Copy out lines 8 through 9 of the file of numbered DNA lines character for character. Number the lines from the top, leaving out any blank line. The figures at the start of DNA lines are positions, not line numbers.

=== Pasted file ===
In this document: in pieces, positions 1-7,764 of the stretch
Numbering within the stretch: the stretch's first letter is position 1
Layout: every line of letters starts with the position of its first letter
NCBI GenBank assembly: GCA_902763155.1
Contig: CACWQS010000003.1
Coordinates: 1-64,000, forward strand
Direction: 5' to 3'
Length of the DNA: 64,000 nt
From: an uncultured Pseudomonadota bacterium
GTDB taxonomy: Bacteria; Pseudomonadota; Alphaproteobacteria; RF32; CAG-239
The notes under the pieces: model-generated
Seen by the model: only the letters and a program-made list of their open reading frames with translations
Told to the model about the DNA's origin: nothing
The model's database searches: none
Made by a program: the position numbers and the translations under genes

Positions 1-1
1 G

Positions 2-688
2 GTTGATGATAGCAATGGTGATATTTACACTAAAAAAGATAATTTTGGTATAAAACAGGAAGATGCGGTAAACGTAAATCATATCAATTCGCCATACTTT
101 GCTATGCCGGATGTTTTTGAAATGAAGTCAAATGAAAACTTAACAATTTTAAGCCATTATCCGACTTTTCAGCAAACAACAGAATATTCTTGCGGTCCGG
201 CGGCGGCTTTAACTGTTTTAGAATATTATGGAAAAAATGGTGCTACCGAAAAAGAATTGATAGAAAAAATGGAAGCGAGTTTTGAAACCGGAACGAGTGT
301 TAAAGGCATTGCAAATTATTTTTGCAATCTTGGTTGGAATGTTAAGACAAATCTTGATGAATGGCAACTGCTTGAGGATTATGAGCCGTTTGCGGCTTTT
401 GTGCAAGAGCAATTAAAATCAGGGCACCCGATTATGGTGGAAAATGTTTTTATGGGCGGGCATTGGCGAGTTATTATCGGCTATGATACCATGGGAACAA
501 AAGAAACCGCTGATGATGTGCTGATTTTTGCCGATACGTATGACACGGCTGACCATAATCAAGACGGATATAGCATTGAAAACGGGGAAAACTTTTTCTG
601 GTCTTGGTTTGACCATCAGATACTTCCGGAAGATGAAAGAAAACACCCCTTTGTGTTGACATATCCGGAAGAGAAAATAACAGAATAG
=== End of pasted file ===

Length of the DNA: 64,000 nt
From: an uncultured Pseudomonadota bacterium